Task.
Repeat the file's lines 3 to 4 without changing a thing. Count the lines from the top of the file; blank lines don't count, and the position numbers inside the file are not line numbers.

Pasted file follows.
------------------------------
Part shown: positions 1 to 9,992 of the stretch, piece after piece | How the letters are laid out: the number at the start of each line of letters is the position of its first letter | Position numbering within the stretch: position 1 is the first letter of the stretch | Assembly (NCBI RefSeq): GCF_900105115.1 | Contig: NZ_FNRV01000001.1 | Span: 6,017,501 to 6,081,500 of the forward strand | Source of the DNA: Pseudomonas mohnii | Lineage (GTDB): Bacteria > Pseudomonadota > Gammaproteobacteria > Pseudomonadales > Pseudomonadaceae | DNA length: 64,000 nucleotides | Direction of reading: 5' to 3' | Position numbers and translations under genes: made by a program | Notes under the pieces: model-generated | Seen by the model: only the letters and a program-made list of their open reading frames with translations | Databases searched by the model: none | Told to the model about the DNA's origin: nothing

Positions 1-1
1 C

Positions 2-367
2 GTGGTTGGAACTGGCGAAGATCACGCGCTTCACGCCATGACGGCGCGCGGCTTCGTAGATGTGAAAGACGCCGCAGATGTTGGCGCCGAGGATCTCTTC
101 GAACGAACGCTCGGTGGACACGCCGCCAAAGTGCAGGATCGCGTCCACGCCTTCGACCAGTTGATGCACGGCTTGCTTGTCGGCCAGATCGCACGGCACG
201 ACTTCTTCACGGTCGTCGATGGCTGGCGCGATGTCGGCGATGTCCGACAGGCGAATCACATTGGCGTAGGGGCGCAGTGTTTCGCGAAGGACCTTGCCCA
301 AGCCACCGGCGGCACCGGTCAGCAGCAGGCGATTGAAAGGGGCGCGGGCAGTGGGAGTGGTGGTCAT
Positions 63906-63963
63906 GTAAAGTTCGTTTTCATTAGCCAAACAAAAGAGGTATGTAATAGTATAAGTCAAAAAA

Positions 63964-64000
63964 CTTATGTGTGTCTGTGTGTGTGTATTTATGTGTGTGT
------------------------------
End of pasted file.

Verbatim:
1 C

Positions 2-367